03 February 2014

Oliver! (starring Mark Lester)


‘Oliver’ is the classic musical production based on Charles Dickens’ book ‘Oliver Twist’. The plot is well-known, as are many of the songs - such as ‘Food, Glorious Food’ or the catchy ‘Oom-pah-pah’. First produced in film format in 1968, this is a lengthy DVD, over two-and-a-half hours in length. It follows the typical style of musical films in that the plot is interrupted regularly by well-choreographed and beautifully sung pieces, which (at least in the case of this one) lighten the mood.

I had only the vaguest memories of this film, but we had it on DVD; it’s rated U so I rather naively assumed it would be a good one for some young friends (aged 3 up to 11) to watch. Thankfully they didn’t opt for it, and instead I saw it - or most of it - in the company of two teenage friends who already knew the story. One of them had read the Dickens book.

The story, set in the mid 19th century, starts in the workhouse. Oliver, who has lived there all his life, draws the short straw and makes the infamous request for more gruel. He is sold to a local undertaker, and escapes, only to find himself part of a gang of juvenile pickpockets. It takes him a while to work out what’s going on, by which time he is ensnared by the greedy Fagin, and the evil Bill Sykes. Bill’s wife Nancy, however, develops quite a soft spot for Oliver who is quite tender-hearted despite his upbringing.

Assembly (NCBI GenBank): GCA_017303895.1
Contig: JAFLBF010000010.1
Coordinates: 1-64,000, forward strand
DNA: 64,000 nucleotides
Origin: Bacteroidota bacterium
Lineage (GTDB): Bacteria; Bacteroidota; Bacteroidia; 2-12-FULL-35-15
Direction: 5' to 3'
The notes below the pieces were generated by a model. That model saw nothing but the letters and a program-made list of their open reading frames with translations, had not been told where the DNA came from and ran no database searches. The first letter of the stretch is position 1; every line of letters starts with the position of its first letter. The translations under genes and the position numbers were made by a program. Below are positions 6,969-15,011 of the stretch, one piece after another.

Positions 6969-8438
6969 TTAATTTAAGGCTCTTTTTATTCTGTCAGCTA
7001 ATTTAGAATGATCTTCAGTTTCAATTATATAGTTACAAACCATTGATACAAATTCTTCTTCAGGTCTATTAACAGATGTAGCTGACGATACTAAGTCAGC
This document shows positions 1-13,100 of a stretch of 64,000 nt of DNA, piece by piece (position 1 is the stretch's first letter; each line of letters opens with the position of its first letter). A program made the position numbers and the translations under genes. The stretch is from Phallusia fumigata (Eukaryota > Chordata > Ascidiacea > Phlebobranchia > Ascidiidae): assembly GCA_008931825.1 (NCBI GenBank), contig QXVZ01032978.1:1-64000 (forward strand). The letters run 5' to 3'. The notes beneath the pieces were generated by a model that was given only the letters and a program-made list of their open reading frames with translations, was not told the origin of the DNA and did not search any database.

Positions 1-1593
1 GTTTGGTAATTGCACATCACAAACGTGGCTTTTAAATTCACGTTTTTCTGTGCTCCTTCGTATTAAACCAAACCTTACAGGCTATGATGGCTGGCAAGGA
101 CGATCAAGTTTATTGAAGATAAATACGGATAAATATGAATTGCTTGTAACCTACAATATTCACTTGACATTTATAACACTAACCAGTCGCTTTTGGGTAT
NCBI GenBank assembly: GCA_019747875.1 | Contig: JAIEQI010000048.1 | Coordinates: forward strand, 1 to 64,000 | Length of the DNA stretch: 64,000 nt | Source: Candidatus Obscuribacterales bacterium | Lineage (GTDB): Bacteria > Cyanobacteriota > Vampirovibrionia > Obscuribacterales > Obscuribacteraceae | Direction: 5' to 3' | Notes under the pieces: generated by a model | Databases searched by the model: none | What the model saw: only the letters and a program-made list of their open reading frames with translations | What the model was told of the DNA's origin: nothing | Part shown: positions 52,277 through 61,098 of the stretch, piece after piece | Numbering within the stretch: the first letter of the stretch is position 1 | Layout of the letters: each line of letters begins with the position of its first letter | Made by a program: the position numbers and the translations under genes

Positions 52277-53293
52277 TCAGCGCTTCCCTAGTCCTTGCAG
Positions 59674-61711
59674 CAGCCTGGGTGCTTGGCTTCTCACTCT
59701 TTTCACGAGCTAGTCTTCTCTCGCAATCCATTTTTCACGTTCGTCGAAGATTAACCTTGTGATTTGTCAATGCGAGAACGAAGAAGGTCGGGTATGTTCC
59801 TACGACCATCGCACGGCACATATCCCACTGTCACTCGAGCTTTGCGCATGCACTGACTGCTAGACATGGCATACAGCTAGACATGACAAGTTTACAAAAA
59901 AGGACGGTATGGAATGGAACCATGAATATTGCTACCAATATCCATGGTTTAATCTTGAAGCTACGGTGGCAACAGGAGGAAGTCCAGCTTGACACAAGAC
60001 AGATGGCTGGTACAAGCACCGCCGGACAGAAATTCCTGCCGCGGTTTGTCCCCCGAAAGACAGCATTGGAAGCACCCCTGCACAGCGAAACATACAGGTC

It’s very well done. The young Mark Lester makes a very believable Oliver with an amazing singing voice, and Jack Wild was perfectly cast as the Artful Dodger, Oliver’s new friend and lead amongst the young pickpockets. The songs go on, perhaps, a bit too long for today’s youngsters, and some of the general shots of scenes in London were rather slow; an editor today would, I’m sure, reduce the length by at least half an hour with no loss of plot or dialogue. But those are minor quibbles; it’s a classic film, and this kind of thing is to be expected.

What surprised me more was the level of violence in the film, something which, I feel, should have lifted the rating to at least PG, preferably 12. There are two very unpleasant deaths at the end; one is off-stage, but it’s still clear what went on, and the other, while less gruesome than that in the book, could still give nightmares to a sensitive child. Earlier in the film there is a great deal of violence - or threatened violence - to the boys, in ways that would today be considered seriously abusive.


While there is no overt bad language, nudity or intimacy, there are some clear innuendoes, and quite a bit of drinking - not inappropriate for the characters and era concerned, but equally not something I would want a young child to see. I will no longer offer it to my younger friends as a possibility!

Still, for teens and adults, it’s worth seeing at least once, if only to learn where the songs come from, and to appreciate the grandeur and complexity of such a major production in the late 1960s.

Review copyright Sue's DVD Reviews

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